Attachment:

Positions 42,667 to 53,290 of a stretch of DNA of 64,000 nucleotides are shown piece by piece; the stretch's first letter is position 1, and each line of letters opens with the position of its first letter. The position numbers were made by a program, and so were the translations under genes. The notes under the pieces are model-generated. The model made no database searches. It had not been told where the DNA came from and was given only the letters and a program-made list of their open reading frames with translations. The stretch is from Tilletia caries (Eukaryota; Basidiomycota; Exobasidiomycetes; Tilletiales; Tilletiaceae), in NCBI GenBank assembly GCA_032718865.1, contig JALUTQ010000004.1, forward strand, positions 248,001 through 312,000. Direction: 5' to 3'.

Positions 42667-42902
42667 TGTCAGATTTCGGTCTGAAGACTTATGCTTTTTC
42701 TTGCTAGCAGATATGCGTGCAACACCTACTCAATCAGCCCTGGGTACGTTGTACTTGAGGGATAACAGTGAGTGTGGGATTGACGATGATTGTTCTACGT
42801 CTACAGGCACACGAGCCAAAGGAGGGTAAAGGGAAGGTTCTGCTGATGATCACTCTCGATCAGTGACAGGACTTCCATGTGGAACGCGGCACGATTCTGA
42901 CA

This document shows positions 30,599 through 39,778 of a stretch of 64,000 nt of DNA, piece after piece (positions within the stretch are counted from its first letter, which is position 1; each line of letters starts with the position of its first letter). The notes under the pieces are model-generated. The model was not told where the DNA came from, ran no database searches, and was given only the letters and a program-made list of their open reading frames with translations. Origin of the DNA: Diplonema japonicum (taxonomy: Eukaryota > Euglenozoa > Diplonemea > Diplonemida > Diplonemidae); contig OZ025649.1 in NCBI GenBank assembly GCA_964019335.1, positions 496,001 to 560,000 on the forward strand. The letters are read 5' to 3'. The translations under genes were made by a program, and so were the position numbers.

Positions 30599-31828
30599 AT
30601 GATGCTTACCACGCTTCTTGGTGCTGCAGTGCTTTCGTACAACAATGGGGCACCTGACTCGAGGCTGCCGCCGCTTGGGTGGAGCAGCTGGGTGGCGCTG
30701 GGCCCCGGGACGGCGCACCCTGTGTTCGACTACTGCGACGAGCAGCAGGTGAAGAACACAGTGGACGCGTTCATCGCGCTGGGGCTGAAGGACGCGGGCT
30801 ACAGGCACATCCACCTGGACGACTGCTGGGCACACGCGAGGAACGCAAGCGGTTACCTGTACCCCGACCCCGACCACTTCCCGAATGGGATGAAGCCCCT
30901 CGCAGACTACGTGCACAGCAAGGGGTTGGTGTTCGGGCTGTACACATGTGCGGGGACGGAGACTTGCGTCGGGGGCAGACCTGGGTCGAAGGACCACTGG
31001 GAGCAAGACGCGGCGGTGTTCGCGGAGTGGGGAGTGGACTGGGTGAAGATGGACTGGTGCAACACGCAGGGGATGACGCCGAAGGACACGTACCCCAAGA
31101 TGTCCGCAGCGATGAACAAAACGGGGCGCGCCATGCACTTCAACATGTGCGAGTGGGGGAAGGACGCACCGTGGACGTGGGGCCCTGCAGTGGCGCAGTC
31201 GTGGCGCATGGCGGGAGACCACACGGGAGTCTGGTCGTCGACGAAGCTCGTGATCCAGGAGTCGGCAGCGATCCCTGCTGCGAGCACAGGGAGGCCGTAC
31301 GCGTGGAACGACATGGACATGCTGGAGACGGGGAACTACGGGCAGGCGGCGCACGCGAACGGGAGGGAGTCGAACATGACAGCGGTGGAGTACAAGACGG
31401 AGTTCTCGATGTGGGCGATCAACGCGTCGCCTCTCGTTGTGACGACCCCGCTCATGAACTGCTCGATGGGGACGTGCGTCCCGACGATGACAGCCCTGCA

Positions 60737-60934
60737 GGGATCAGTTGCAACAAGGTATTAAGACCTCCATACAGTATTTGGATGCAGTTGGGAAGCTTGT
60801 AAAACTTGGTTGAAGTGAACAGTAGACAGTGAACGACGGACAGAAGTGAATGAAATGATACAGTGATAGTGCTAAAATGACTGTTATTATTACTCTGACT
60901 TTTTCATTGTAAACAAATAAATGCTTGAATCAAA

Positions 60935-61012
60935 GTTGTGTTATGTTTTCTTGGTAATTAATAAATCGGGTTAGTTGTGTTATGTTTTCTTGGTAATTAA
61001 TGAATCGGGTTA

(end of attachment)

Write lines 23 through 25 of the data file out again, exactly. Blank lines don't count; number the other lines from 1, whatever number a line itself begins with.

Positions 60935-61012
60935 GTTGTGTTATGTTTTCTTGGTAATTAATAAATCGGGTTAGTTGTGTTATGTTTTCTTGGTAATTAA
61001 TGAATCGGGTTA